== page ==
US, South Korea Cost-sharing Deal Expires Amidst Calls by North to End Seoul-US Exercises

  • Our Bureau
  • 12:15 PM, January 1, 2019
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US, South Korea Cost-sharing Deal Expires Amidst Calls by North to End Seoul-US Exercises
US President Donald Trump and South Korea's President Moon Jae-in in Seoul, South Korea

Washington and Seoul failed to renew an agreement on sharing the cost of maintaining a US military presence in South Korea amid a standoff between the two sides over President Donald Trump’s demand for more South Korean contribution.

The expiry of the cost-sharing deal has come at a time when the North Korean leader,  Kim Jong-un on Tuesday urged South Korea to “completely halt” military exercises with the US. “Now that the two Koreas (are) on the path (to) peace and prosperity, we insist that joint military exercises with outside forces should no longer be allowed and deployment of war weapons such as outside strategic assets should be completely stopped,” Kim said.

Tensions with the North was one the main reasons for the US to base its forces in South Korea but now with detente in the air, Seoul no longer sees the US presence as vital for its security.

The agreementl had required South Korea to pay $830 million per year for the cost of maintaining some 28,500 American troops stationed in the country. The US and South Korean officials failed to reach consensus on splitting the bill of the American soldiers stationed on the peninsula during the ninth round of bargaining in November last year.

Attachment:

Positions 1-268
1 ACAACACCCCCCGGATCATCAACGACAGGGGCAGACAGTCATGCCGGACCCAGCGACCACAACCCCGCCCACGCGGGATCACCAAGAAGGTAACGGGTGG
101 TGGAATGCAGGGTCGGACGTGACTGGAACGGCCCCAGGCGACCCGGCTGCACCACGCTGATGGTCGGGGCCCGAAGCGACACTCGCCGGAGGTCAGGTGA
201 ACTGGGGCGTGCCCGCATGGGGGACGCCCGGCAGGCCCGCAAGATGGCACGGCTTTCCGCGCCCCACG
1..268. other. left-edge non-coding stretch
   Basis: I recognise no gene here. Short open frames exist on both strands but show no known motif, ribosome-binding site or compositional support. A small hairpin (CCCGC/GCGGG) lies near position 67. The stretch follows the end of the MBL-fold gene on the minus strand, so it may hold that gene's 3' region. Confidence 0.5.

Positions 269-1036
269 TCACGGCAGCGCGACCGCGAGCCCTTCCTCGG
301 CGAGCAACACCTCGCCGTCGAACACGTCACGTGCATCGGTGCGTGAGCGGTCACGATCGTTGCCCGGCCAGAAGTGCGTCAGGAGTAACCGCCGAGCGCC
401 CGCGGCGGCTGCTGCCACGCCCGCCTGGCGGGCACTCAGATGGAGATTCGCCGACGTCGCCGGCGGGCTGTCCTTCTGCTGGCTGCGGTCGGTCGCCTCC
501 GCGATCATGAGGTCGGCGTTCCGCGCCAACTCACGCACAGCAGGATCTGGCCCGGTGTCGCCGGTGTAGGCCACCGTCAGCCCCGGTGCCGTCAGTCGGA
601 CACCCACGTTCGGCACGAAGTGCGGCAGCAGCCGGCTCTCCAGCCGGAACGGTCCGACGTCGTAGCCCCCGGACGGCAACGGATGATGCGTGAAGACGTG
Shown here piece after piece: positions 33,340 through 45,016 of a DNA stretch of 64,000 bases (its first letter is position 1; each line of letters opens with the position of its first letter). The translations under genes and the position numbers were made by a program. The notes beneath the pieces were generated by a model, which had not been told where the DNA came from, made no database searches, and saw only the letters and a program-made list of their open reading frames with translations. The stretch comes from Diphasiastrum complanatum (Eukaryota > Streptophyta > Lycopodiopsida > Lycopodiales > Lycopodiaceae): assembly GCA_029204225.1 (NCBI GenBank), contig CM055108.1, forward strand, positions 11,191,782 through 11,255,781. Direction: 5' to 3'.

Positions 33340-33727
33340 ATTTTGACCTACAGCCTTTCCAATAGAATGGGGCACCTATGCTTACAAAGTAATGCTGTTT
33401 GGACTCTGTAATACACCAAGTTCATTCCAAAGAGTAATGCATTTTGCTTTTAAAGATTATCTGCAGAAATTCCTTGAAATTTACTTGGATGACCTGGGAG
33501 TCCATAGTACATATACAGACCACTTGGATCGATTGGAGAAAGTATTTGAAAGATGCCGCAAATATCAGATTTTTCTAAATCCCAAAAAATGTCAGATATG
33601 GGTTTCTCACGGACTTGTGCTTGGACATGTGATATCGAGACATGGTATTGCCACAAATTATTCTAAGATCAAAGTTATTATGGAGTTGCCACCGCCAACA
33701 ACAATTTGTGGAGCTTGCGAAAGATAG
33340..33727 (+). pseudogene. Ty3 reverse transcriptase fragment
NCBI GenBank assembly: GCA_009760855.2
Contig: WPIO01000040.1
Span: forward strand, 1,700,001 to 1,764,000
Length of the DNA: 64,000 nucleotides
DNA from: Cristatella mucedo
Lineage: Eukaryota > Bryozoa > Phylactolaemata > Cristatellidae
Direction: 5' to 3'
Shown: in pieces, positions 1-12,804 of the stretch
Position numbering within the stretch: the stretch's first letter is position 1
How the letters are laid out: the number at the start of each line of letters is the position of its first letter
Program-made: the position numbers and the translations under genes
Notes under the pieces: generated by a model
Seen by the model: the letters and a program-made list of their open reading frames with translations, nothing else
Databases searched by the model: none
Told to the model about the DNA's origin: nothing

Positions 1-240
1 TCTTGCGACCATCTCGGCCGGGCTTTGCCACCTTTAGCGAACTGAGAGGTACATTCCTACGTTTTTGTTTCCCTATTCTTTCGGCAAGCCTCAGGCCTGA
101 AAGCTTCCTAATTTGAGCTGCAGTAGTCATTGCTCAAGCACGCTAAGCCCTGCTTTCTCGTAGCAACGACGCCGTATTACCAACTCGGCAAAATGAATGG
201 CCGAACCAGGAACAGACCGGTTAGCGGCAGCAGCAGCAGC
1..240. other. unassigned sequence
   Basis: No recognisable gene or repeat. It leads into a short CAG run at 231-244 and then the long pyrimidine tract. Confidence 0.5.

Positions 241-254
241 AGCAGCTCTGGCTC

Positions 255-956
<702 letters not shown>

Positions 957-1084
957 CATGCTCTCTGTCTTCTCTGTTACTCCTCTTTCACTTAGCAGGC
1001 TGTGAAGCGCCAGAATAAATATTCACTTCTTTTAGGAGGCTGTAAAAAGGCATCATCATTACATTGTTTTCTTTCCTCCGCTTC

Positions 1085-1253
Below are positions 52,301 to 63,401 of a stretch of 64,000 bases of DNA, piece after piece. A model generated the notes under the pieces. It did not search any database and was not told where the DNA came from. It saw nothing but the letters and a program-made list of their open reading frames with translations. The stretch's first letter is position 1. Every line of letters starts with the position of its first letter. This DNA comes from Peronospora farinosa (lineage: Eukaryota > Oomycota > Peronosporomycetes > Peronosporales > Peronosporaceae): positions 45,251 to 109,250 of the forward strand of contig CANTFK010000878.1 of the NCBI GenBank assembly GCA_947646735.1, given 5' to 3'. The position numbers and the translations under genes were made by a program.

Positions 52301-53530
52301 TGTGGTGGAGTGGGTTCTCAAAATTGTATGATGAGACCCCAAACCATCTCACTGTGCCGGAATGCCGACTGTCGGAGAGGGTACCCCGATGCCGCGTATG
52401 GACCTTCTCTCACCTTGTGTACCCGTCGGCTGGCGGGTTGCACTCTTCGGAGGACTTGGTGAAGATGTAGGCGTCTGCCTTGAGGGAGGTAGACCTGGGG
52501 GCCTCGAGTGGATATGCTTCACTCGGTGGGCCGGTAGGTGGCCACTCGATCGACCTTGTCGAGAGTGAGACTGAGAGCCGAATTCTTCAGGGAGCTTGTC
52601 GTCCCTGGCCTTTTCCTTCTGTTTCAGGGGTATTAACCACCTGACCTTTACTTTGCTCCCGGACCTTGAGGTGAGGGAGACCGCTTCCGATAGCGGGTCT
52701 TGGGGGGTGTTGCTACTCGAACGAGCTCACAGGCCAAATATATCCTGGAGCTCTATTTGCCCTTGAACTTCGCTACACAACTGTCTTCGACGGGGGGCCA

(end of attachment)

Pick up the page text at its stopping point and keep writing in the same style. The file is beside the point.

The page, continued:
The negotiations for the renewal of the contract are in a deadlock over US President Donald Trump’s request for a 50-percent increase in South Korea’s contribution, according to a report by the Wall Street Journal.

According to the report, Trump is pushing for between $1.2 and $1.6 billion per year, but South Korean President Moon Jae-in has been resisting the demand. During the latest round of talks last month, American negotiators suggested signing a one year contract, but Seoul is said to have rejected the idea.

Trump has reportedly called on Seoul to cover the cost of deploying new aircraft carriers and bombers. The US has already deployed two Terminal High Altitude Area Defense (THAAD) launchers to South Korea.

In April 2017, Trump had demanded $1 billion from South Korea for the deployment of THAAD and had said that the trade pact between the two countries was unacceptable. Seoul rejected the demand.

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